So, just for fun, I decided to join fdostoevsky and ask for some advice on how to tackle this novel for the first time. perosha assured me that the most important thing was the translation. perosha and altglas both advised against reading Constance Garnett's translation as it is both inaccurate and badly written. So, after a bit of research, I have decided to go with the one by Richard Pevear and Larissa Volokhonsky. It seems to be the one everyone loves. I am almost certainly going to read this novel only once and I want to have the best chance of understanding and enjoying it that I can. Here is a link to the review from the New York Times of the edition published in 1990: Dostoevsky, With All the Music. I will be reading the paperback edition from 2002 from Farrar, Straus and Giroux.
Mulder and Scully - umbrella

wendelah1

The Brothers Karamazov: the first schedule revision

But probably not the last. . .

Since the author has divided the book up into sections, I thought it would make more sense to use his divisions. So, rather than just reading through to to chapter 24 by May 9, we will read through to the end of Part One, which concludes with "Another Reputation Ruined," which by coincidence just happens to be the twenty-fourth chapter in the online version! Confused much?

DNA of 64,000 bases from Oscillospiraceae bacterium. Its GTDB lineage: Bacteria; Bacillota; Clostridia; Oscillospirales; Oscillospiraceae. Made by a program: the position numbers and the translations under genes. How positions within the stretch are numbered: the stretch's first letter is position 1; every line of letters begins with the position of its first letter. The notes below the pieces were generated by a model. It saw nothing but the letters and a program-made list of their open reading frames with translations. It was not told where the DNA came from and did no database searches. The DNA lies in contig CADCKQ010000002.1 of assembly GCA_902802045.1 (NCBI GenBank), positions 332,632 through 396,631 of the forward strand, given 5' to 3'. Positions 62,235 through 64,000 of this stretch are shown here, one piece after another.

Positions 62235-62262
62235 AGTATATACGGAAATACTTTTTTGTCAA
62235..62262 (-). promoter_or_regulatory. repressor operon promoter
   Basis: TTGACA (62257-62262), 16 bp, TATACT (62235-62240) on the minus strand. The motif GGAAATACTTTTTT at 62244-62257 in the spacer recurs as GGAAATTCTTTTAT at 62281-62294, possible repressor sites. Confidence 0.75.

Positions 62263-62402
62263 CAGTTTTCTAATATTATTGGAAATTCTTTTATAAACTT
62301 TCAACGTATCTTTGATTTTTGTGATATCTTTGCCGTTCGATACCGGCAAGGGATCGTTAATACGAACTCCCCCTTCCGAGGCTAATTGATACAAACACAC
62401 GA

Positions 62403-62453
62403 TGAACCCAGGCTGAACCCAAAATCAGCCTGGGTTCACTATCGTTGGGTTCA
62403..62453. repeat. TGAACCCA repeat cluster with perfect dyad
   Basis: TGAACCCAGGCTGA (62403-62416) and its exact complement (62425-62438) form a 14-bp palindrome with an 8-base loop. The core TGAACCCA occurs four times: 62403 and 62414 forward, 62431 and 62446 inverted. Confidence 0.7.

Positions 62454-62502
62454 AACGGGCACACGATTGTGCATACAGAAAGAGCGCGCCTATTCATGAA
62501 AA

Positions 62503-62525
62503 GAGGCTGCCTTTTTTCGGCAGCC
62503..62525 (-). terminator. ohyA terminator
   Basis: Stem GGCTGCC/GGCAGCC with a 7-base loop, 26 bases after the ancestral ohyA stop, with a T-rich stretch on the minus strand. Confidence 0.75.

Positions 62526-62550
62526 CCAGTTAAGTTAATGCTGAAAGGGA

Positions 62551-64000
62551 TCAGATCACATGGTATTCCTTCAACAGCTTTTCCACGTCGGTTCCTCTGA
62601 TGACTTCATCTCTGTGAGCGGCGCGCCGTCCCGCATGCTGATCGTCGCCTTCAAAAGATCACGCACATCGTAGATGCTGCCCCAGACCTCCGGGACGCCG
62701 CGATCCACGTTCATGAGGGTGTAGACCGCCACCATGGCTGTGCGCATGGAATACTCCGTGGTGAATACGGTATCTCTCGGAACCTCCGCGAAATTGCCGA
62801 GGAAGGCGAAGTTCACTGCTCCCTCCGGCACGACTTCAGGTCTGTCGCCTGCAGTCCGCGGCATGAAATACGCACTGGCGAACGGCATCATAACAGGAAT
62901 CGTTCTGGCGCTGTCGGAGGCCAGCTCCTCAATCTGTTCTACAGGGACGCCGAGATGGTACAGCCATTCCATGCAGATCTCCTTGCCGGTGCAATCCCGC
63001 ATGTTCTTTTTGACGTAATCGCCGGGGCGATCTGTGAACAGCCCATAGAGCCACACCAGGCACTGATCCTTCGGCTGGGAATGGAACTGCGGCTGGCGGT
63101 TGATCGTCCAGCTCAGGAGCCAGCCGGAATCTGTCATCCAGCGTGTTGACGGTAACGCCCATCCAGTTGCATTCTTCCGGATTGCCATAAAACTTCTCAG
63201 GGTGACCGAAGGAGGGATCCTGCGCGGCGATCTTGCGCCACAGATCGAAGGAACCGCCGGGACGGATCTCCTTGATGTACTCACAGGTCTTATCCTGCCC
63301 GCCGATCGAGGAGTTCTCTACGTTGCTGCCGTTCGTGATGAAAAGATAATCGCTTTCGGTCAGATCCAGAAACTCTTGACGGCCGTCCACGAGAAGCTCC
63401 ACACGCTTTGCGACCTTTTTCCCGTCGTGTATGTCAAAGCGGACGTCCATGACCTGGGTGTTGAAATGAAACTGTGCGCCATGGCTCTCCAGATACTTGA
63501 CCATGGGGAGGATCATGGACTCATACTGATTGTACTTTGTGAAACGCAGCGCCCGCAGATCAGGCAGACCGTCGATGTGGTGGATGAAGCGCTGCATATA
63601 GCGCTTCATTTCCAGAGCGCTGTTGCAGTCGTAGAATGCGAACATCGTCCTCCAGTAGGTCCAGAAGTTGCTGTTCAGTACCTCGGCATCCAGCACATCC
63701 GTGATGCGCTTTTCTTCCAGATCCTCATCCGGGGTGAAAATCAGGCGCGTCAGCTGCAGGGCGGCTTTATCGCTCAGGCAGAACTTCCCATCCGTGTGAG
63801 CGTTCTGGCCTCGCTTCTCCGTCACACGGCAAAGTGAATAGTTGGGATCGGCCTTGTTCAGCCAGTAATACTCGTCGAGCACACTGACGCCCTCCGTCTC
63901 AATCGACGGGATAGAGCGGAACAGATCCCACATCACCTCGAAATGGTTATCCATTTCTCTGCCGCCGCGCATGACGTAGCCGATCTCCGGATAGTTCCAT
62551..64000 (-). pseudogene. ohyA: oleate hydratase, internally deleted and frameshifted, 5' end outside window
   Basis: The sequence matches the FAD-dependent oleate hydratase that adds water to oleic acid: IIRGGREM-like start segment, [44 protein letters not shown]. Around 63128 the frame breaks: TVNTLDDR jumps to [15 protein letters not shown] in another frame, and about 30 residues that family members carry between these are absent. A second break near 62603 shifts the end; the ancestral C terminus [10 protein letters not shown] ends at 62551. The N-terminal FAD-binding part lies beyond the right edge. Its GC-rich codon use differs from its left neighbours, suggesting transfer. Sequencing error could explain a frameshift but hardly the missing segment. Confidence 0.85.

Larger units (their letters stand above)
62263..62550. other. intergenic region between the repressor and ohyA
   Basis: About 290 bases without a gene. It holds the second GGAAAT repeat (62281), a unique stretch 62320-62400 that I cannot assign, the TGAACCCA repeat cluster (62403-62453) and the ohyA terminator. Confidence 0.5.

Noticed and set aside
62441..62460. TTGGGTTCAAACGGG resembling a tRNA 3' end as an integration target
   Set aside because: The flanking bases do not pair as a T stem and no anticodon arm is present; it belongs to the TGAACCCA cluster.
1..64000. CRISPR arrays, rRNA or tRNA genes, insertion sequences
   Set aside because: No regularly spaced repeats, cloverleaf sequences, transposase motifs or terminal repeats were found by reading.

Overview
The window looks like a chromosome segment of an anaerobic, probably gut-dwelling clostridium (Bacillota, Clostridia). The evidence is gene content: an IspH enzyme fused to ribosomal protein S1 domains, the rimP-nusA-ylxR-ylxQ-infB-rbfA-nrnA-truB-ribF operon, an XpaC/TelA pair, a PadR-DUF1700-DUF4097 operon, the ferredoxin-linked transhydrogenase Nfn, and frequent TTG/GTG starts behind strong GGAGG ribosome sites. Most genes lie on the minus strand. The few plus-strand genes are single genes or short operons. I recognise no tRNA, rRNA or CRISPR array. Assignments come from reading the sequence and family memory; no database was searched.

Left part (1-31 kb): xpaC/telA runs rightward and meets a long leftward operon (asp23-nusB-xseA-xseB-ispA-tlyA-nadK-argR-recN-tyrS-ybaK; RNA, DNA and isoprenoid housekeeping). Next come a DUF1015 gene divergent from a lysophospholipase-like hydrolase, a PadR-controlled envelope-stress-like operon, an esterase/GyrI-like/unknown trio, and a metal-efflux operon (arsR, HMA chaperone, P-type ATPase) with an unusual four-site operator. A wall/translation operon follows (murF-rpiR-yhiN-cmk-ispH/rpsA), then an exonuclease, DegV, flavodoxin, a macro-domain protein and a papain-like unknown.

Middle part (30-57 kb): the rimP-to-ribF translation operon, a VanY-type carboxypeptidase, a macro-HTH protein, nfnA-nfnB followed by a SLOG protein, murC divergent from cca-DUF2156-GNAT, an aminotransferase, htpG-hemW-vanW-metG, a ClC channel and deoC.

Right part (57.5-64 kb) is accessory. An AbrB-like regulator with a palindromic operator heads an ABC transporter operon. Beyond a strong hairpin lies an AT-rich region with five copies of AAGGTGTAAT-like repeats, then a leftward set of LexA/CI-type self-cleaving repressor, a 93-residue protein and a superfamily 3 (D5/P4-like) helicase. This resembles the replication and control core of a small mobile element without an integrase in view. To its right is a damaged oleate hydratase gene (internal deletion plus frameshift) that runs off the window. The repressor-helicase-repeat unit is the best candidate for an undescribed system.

Someone asked me what translation I am reading, so that we can all be on the same page. I don't actually see any need for us all to be on the same page. But for what it's worth, I am reading the Constance Garnett translation. I have a cheap Barnes and Noble hardback edition, and an even cheaper Signet paperback edition. There is a newer translation coming in the mail. I might switch to it when it arrives. I might not. IMHO, newer is not necessarily better.